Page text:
In my years as an English teacher, I taught a lot of teenage boys. I saw some of them get interested in books and writing but I saw an awful lot that didn't get much interested in anything. I watched them argue with teachers, fight, bully each other, tag desks, break things, get suspended, and waste a lot of time — mine, other kids', but mostly their own.

When I first brought my son to Rampfest, I commented to a friend that it was like someone had corralled the 100 or so worst boys I had ever taught and put them on wheels in a shed. With my son in the middle! But over the next few weeks, I started to see something else entirely.

The first thing was the care that the older boys took around the younger ones. There are 16-year-olds on bmx bikes sailing around eight-year-olds on scooters but there are very few accidents. The older kids seem to accept responsibility for safety in a manner that would surely surprise their teachers and maybe even their parents.

But it is more than just looking out for them. Older boys have taken my son aside to teach him tricks and techniques. They include him in discussions and warn him if he is in a dangerous spot. They observe the rules of the place and are respectful and polite with the management.

Even more of a surprise is their focus. To watch them practice a small manoeuvre over and over, to watch them work together to fix a bike, to listen to the passionate and informed discussions about their sport is to see another side to these kids. They may not be model students at school. No doubt their reports would use words like distracted, disruptive and disengaged. But that's not what I see here.

There have been a few articles recently about boys and schools. What is the answer? I'm not suggesting that schools set up skateboard parks, though stranger things have been tried and some have even worked. But perhaps some consideration of the dynamics might be instructive.

Despite what people often say, it isn't all about competition for boys. It can be about mastery. It can be about specific skills. My sense is that the boys at Rampfest are competing mainly with themselves.

Schools, whether we care to admit it or not, are intensely competitive places. In Victoria, the VCE exam machine has become such a monster that most schools begin to prepare their students at year nine or earlier. My son talks entirely in terms of being the worst handwriter, or the second best at art. I never hear this in relation to his scooter. He talks about being nearly able to do a trick or having worked out how to do a particular move.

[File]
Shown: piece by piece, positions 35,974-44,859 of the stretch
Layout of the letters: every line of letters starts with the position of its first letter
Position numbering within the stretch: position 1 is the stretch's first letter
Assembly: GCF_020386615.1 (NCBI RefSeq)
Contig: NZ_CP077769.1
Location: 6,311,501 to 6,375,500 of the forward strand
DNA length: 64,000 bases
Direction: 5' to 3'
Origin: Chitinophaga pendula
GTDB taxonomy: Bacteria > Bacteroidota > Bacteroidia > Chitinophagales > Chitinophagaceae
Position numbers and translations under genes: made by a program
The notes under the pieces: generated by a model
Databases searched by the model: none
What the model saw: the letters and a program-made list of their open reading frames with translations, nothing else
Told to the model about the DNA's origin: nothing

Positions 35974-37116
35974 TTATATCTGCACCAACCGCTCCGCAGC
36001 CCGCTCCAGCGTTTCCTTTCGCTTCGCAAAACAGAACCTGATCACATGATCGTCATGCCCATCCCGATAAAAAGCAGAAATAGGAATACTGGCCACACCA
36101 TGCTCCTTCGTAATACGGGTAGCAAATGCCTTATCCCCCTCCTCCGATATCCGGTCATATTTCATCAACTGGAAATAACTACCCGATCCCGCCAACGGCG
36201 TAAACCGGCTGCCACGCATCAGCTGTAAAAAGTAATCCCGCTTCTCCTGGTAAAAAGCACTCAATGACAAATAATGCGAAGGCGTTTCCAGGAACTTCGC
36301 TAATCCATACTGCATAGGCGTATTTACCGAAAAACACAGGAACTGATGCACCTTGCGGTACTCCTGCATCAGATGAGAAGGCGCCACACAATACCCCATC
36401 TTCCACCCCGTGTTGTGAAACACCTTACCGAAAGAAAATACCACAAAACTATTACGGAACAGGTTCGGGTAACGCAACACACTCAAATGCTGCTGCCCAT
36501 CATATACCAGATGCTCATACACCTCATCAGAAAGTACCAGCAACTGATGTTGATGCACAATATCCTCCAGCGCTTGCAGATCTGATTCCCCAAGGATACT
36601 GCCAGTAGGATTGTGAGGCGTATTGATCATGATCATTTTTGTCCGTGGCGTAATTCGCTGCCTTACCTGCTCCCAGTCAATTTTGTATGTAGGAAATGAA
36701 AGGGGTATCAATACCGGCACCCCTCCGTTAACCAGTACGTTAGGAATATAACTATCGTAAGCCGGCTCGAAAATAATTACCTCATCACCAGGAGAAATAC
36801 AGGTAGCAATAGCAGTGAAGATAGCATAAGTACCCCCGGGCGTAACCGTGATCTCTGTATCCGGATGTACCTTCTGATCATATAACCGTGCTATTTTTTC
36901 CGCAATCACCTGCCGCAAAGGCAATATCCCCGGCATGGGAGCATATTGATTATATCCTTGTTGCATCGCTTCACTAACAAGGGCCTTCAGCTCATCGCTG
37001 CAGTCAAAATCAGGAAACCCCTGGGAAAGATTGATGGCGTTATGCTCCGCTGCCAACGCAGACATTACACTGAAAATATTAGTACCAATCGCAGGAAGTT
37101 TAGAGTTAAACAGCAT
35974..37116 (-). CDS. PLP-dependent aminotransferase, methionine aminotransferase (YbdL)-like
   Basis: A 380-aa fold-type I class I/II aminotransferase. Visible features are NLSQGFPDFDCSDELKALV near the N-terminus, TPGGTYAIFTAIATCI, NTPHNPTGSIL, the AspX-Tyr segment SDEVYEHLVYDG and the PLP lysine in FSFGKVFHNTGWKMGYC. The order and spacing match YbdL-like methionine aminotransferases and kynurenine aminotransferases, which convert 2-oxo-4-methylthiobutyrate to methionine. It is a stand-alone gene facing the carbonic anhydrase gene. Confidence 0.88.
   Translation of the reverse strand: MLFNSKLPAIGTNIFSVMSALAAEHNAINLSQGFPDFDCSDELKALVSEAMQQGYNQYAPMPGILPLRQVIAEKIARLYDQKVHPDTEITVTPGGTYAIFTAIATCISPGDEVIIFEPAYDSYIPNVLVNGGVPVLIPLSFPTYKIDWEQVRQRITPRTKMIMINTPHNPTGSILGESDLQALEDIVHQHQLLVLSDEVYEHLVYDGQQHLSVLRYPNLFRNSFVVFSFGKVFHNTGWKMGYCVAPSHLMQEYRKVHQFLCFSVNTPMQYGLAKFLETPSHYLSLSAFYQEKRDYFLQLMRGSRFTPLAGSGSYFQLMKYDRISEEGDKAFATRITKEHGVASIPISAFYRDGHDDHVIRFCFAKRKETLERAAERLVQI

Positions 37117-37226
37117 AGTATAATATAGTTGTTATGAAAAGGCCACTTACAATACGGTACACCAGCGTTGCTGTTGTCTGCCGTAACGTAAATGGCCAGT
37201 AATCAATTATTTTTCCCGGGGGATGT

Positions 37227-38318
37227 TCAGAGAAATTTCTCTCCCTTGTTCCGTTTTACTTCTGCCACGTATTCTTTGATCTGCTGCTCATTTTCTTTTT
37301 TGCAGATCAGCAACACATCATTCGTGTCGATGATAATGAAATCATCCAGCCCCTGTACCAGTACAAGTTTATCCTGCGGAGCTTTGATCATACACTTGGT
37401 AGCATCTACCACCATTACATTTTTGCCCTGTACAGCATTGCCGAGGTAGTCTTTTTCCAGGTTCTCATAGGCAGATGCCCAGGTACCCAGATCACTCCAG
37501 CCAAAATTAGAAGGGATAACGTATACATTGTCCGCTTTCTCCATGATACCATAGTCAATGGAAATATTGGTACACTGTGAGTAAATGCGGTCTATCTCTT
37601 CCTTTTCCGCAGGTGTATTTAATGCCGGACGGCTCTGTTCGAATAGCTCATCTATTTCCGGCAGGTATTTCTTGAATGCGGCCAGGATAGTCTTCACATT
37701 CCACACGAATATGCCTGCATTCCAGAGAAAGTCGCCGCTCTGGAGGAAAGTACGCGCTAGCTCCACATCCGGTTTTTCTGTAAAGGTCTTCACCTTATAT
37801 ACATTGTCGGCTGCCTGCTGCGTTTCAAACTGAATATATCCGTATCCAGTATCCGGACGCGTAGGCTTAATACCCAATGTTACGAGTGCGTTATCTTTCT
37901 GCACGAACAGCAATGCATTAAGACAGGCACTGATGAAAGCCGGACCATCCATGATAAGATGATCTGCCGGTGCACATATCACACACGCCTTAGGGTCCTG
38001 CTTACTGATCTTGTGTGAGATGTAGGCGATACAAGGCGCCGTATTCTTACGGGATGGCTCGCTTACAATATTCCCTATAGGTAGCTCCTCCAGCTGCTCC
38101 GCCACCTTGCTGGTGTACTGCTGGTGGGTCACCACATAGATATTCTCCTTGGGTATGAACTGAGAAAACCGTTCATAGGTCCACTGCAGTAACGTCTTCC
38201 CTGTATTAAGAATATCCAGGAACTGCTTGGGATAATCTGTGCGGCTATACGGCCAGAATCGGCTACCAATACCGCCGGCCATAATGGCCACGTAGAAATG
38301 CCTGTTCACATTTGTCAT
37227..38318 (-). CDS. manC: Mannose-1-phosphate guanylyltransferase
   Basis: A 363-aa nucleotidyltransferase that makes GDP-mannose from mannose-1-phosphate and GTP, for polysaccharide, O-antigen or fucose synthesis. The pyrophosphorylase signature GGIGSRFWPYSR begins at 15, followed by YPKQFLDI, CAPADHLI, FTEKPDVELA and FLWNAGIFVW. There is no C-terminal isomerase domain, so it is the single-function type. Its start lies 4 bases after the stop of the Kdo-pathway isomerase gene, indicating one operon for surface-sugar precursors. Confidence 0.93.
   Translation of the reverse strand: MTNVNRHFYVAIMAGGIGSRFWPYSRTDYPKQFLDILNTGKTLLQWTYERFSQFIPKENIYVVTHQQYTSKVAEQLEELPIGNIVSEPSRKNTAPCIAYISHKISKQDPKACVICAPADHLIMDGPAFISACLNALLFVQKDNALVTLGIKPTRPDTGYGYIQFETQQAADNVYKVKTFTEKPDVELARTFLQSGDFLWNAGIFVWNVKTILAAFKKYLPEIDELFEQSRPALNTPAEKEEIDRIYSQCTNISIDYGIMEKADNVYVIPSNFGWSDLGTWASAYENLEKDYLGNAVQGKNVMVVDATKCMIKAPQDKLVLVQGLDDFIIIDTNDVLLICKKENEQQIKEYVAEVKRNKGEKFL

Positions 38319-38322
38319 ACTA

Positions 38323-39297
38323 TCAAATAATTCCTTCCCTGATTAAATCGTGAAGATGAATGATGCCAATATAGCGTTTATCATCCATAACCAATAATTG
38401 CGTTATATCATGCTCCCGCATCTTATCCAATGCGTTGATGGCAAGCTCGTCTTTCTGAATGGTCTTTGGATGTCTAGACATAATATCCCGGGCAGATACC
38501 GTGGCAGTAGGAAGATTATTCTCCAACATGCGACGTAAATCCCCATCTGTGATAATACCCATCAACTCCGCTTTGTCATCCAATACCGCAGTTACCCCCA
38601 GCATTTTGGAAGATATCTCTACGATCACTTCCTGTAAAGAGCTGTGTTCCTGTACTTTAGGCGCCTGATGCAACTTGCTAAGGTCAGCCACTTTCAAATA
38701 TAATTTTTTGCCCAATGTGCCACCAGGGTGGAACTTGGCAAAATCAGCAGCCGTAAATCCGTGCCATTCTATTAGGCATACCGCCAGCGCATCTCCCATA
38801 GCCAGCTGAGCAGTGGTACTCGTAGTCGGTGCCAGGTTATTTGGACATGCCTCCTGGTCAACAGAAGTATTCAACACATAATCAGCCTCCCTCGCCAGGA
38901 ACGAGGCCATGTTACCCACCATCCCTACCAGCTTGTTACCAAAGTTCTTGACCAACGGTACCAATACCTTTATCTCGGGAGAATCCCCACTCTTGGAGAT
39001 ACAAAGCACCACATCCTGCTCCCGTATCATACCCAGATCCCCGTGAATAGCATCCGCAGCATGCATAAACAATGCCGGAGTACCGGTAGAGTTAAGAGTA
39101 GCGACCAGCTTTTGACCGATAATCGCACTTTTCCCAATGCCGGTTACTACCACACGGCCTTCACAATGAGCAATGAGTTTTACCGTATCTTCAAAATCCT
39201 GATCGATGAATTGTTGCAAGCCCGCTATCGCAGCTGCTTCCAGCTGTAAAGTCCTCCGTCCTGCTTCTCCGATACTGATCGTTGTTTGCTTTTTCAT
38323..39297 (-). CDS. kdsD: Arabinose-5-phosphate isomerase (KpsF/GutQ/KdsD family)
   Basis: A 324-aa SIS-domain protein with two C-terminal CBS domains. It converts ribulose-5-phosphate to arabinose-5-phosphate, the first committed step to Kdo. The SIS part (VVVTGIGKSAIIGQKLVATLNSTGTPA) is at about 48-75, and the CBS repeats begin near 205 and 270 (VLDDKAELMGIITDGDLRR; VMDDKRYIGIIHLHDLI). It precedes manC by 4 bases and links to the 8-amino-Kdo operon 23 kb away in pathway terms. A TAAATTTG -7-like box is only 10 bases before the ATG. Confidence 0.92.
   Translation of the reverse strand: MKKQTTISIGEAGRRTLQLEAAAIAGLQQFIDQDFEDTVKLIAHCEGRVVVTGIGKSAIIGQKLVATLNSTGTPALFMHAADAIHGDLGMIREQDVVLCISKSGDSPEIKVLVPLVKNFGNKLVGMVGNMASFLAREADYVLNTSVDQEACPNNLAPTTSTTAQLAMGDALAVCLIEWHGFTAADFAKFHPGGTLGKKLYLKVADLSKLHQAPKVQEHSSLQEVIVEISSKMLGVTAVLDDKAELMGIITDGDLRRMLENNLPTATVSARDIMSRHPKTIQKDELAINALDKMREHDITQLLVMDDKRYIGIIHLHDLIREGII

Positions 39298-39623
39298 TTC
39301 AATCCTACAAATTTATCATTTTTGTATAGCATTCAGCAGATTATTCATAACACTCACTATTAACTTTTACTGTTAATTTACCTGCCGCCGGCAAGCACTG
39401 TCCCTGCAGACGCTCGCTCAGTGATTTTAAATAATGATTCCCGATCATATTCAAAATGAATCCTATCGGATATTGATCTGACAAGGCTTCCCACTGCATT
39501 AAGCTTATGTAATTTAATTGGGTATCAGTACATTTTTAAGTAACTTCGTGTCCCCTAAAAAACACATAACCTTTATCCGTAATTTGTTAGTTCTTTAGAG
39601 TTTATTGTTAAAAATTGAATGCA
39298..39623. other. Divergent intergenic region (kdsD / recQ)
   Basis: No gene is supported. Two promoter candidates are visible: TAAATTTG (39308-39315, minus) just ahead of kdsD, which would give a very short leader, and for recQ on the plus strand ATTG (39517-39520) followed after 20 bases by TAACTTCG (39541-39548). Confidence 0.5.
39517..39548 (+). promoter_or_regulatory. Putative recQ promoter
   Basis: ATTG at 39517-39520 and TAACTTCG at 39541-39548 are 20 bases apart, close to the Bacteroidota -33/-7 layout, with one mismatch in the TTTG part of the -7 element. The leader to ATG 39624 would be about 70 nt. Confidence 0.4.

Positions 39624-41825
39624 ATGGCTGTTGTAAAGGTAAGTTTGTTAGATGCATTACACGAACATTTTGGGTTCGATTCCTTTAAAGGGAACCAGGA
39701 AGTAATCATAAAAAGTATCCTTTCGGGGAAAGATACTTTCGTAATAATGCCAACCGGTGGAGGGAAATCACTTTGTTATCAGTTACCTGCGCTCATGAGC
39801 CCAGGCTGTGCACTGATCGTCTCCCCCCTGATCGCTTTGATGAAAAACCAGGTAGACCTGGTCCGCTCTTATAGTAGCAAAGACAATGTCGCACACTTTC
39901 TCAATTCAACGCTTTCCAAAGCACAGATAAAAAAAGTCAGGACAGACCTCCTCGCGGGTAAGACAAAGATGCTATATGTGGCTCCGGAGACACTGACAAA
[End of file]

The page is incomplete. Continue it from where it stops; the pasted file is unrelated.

But what about the classroom environment itself? People have been saying for years that boys need to move. They need to be able to get up and do something else when they feel restless and not be stuck sitting at a desk in an uncomfortable chair for an hour.

I'm not naive. I understand the logistical difficulties in changing the structure of a schoo;. But maybe it's worth a try. IT has created possibilities for online learning. Many schools are experimenting with virtual classrooms. It's not flaky speculation or science fiction anymore but schools, teachers, and parents might have to get over the idea that kids can only learn in a classroom in a 50 minute period if any of this is going to make a difference.

And I include myself. As a teacher I liked to talk to my students. I liked to get up at the front of the room and entertain them while I taught. The idea of flexible learning would've forced me to change my style dramatically.

But my observations at Rampfest have had an effect. My son shouldn't be dragged kicking and screaming through an unsuitable education system because teachers don't want to change the way we approach education.

Part of the problem is that we have always looked at ways of modifying the education system for boys without paying due attention to the other places that boys learn and interact with each other.

Schools have been battling with adolescent boys for centuries. Maybe it's time to start giving some ground. There are lessons to be learned in a big shed in Braybrook if you are willing to brave the cold and the music. Come by for a chat, I'll be at my table.